(Update: I just got off the phone with—well, got hung up on by—a very upset Alan Brinkmeier. He thinks my opinion is defamatory, and insists that he answers Avvo questions from across the country in practice areas other than his own “to help people.” I suggested that he post a comment here explaining, and he suggested that I retract this post.)
Like so much of lawyer marketing in the early years of the 21st century, it’s about numbers—meaningless numbers: points in an online game. Avvo gives lawyers “points” for answering questions—so many points for the first person to “answer” a question, and progressively fewer points for each of the next three or four subsequent answerers. These points can’t be traded in for valuable prizes, but Avvo designates lawyers “Level n Contributors,” where n is a number between one and 10 and is based on the number of points accumulated. While it allows readers to flag answers as objectionable (because of violations of the community guidelines, which include “Do not post answers with generic or duplicate content that doesn’t specifically address the question”—I’ve been using that one liberally), Avvo doesn’t vet the answers (how could it); if Alan Brinkmeier is the first person to post an answer to a question, he gets the same number of points (40?) whether the answer is erudite and wise or generic and clueless.
There’s even a weekly leaderboard where Avvo, feeding the beast, hypes: “Get in the top 6 and be featured on the Legal Guides, Answers & Advice, and Lawyer Search pages.” Get more points, get more exposure. (I note that the #7, #8, and #9 spots on the leaderboard are occupied by Robert Guest, Cindy Henley, and Paul Walcutt, all Texas criminal-defense lawyers who got on the board by giving thoughtful, helpful answers to Texas questions only.)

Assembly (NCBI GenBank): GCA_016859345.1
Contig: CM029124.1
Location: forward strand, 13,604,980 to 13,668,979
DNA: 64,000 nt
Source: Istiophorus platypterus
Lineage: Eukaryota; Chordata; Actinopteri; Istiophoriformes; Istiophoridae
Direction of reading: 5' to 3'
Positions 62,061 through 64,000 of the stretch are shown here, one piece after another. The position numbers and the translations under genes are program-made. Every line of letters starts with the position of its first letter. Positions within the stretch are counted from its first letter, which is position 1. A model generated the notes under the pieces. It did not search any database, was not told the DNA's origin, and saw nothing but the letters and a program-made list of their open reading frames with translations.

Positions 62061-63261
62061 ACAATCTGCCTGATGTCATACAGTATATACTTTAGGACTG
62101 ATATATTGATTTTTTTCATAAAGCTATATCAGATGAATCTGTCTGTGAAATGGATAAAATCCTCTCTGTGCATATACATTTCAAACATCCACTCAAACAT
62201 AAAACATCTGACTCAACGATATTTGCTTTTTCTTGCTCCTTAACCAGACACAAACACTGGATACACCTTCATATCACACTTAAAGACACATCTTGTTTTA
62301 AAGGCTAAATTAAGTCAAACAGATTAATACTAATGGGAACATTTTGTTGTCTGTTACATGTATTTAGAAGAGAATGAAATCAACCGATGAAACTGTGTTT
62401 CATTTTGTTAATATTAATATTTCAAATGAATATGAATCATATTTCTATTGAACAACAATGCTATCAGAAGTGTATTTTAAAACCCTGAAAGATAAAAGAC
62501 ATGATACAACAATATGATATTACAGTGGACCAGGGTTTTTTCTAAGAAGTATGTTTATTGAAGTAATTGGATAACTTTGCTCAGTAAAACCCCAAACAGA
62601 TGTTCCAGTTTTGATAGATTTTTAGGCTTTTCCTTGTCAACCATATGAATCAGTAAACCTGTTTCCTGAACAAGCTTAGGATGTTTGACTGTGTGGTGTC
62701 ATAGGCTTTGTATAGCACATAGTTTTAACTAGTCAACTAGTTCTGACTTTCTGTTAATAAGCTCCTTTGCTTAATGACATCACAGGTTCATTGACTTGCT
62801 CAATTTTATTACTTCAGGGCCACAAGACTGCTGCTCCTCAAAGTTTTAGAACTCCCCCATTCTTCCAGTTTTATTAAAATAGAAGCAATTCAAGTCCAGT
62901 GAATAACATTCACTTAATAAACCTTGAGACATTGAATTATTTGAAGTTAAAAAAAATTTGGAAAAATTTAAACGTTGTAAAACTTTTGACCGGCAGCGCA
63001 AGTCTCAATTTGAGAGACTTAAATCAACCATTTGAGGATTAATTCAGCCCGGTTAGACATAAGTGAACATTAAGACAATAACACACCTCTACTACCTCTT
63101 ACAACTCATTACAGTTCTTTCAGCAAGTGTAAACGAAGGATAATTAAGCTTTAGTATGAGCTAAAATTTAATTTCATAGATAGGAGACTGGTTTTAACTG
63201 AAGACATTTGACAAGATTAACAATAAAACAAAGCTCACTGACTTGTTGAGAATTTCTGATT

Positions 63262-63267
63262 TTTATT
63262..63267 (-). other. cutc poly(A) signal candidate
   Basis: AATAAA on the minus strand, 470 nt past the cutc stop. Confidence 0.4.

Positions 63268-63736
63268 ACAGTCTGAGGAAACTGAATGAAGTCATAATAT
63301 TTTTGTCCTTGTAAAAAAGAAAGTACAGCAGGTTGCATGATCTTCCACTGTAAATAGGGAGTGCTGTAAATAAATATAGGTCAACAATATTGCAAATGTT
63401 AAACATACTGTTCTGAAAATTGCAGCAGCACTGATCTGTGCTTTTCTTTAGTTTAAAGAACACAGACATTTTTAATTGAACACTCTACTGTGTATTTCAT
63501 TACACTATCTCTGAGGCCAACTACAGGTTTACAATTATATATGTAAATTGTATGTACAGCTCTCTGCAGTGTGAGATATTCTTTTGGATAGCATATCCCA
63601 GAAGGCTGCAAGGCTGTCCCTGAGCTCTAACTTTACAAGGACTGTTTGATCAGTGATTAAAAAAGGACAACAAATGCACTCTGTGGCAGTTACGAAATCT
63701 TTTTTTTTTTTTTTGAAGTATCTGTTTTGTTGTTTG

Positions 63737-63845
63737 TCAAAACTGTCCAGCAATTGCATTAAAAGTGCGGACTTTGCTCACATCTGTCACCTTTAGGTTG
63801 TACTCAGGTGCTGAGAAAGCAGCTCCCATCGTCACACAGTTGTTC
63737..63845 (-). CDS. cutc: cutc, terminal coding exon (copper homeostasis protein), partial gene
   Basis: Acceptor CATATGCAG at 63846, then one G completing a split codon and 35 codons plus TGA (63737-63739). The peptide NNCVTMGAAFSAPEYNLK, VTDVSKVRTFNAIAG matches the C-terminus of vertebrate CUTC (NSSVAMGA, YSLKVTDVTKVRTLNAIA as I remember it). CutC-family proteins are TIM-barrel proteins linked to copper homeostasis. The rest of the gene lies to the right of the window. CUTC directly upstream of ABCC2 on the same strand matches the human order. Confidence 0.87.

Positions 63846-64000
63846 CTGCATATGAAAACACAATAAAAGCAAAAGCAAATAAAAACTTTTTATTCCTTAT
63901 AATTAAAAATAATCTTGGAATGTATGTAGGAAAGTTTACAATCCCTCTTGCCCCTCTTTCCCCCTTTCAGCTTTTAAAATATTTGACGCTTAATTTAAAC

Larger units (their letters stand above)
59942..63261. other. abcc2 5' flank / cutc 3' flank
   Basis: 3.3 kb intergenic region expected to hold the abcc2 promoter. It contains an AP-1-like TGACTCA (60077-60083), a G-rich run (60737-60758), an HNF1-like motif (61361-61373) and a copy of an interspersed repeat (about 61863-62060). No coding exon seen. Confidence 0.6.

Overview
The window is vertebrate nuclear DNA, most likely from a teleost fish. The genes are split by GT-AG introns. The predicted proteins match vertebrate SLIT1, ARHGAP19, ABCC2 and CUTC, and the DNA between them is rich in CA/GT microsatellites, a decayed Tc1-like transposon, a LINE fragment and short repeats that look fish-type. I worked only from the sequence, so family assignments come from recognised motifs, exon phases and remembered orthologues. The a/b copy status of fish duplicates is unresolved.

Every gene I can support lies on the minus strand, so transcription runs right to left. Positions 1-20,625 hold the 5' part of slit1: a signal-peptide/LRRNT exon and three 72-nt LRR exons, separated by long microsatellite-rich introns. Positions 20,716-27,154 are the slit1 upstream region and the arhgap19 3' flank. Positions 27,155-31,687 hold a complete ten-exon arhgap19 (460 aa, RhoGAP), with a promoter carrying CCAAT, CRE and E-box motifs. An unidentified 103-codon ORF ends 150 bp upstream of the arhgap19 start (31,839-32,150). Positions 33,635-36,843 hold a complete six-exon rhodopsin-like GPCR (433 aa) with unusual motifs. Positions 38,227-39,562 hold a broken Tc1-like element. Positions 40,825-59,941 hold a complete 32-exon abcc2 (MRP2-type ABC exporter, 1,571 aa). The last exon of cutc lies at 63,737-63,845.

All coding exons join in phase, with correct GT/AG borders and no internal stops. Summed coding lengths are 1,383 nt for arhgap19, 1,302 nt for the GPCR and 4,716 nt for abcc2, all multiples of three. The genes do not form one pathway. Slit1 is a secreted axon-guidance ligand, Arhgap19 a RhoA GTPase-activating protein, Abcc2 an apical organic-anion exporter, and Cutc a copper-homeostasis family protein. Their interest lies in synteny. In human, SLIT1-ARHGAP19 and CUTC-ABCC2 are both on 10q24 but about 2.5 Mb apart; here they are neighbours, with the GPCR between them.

To get in the top 6, though, and be feature hither and yon, it looks like a lawyer must, unlike Robert, Cindy and Paul, be willing to answer anybody’s question from anywhere: to be (with apologies to prostitutes) an answhore.
If they were trying to help the potential clients, these answhores would shut up and let experts answer the questions. But they aren’t trying to help anyone—anyone, that is, but themselves. So they rush to provide non-advice advice, non-answer answers, reducing the motivation for lawyers who actually know something to answer the questions. Are they in ethical jeopardy? I haven’t given a lot of thought to the rules they’re violating, but the fact that they are putting their own interests ahead of those of people who are looking to them for help, as well as the need they feel for a disclaimer, both suggest that these answhores face ethical pitfalls.
What about Avvo? Avvo could easily solve the problem by not allowing any but in-state lawyers answer a question for, say, the first 24 hours after the question is posted. Advertising “free advice,” does Avvo have some responsibility to try to ensure that the advice is actually advice?
But the more useful the answers are, the better Avvo (theoretically, at this point) will do. By giving New Jersey answhores an incentive to leave generic “answers” to Texas questions, Avvo reduces the usefulness of its answers.
When the first two or three answers to every question are effectively “I have no clue, but here, watch me pull something out of my ass,” the service is much less useful to both lawyers and potential clients than it would be if the first two or three answers could be, “I’ve dealt with that, and here’s what you need to know.”